(e) Customised goods: Small industrial units adapt perfectly to specific needs of consumers. As SSIs use simple and highly flexible production techniques, they can provide their customers with goods best suited to the customers’ tastes and preferences.
Describe the role of small business in rural India.
The following are some of the major roles played by small-scale businesses in rural India.
(a) They generate employment opportunities: Cottage and rural industries play a significant role in providing employment opportunities, particularly to people in rural areas. This proves to be a boon especially for the economically weaker sections of the rural society.
(b) They mitigate disguised unemployment and alleviate poverty: Small-scale businesses use labour-intensive production techniques, and are, therefore, able to provide employment to the excess/surplus rural labour. Thus, small-scale businesses remove disguised unemployment from the agriculture sector and at the same time provide livelihood to the rural people. Hence, they contribute to alleviating rural poverty.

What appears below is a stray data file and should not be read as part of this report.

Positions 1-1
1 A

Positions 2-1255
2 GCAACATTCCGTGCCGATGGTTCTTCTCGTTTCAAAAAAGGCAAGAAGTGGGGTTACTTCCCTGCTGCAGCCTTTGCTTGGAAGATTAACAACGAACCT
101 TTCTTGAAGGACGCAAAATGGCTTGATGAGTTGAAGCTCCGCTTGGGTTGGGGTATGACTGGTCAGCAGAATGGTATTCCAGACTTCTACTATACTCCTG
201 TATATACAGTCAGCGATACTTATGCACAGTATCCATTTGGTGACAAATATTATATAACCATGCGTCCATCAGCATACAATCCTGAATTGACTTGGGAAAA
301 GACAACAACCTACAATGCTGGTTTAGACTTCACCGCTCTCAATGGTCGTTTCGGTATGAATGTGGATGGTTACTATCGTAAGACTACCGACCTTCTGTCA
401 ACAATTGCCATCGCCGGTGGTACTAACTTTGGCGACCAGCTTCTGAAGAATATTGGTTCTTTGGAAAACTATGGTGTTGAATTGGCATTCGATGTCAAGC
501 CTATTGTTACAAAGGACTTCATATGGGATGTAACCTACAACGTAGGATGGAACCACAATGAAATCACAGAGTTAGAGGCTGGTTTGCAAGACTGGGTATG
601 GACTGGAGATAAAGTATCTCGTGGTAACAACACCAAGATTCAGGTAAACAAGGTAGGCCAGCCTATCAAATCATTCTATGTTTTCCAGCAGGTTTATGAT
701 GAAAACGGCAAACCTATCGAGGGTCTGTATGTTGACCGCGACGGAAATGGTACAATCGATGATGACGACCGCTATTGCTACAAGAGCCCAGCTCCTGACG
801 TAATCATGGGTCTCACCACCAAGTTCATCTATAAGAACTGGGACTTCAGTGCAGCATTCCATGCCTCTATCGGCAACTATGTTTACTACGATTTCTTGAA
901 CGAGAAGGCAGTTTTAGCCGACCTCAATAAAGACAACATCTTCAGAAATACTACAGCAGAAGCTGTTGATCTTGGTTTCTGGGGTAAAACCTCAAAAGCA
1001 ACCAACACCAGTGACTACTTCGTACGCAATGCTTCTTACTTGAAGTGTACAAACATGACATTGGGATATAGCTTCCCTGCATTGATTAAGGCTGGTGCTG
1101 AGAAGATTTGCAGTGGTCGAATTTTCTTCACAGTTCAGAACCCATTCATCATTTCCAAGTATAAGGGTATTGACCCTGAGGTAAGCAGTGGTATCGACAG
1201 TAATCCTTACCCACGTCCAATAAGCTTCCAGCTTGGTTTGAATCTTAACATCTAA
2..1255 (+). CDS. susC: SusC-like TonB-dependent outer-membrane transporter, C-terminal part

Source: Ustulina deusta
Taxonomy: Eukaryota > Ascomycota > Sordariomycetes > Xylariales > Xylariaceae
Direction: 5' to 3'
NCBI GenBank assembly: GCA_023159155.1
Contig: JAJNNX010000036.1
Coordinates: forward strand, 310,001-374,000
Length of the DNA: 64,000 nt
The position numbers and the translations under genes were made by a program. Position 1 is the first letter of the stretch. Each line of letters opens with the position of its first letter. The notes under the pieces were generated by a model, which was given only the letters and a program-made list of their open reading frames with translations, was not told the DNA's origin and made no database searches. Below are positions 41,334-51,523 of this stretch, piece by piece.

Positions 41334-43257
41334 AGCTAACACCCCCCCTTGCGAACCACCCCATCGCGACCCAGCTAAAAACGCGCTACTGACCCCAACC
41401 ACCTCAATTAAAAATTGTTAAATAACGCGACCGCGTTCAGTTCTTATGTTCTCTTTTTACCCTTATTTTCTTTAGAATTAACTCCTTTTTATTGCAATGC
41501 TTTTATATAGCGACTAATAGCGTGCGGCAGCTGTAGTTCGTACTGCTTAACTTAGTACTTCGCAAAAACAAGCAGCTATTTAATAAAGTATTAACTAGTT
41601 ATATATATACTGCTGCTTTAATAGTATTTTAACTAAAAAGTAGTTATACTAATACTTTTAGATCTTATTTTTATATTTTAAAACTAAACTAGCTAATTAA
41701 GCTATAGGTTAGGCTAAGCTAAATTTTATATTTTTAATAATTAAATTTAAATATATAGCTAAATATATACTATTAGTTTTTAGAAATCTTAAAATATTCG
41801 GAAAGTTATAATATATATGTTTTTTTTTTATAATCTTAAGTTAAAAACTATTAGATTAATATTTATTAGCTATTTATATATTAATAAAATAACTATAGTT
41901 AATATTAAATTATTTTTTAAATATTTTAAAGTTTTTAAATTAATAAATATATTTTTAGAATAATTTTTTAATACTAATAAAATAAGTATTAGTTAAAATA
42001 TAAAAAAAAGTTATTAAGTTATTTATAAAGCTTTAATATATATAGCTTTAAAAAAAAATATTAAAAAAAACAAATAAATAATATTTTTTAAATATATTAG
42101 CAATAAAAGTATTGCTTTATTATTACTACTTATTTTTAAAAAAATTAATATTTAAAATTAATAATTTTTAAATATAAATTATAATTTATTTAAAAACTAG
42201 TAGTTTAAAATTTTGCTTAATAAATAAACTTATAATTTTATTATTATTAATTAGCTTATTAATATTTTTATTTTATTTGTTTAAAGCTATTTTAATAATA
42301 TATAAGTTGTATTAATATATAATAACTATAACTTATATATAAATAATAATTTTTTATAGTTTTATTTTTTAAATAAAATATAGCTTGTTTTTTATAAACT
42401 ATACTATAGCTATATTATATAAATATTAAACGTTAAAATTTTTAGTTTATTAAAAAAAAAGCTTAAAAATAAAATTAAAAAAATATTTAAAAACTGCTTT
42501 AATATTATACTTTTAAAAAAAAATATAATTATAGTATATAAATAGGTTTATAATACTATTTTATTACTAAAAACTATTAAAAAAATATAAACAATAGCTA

(c) They enable equitable income distribution: The capital requirements of small-scale businesses are low, mainly because of their use of labour-intensive production techniques, and this encourages entrepreneurs to start units on a small scale. Small-scale businesses are, therefore, set up all over the country, many of them providing employment opportunities to people in rural areas. This triggers the redistribution of wealth and income, and enables the equitable distribution of income in rural areas.
(d) They help accelerate growth: Small-scale businesses have been considered as a major propeller for the acceleration of economic growth and as an employment generator, particularly in the rural and backward areas of India.
(e) They facilitate rural development and reduce migration from rural to urban areas: It is well known that a large number of people migrate from rural to urban areas in search of better employment opportunities and improved living standards. Small-scale businesses help reduce this migration by providing employment opportunities to rural people in their own regions. By doing so, small units also help mitigate the excessive pressure on urban infrastructure.
Discuss the problems faced by small scale industries.
The following are the major problems faced by small-scale industries (SSIs) in India.
(a) Inadequate finance and credit: The SSIs have always faced the problem of inadequate finance and credit. This is partly because of the scarcity of capital available with the entrepreneurs in the sector and partly because of their lack of assets for offering as collateral/mortgage to secure bank loans. As a result, these businesses have to rely on local financial resources and moneylenders for funds.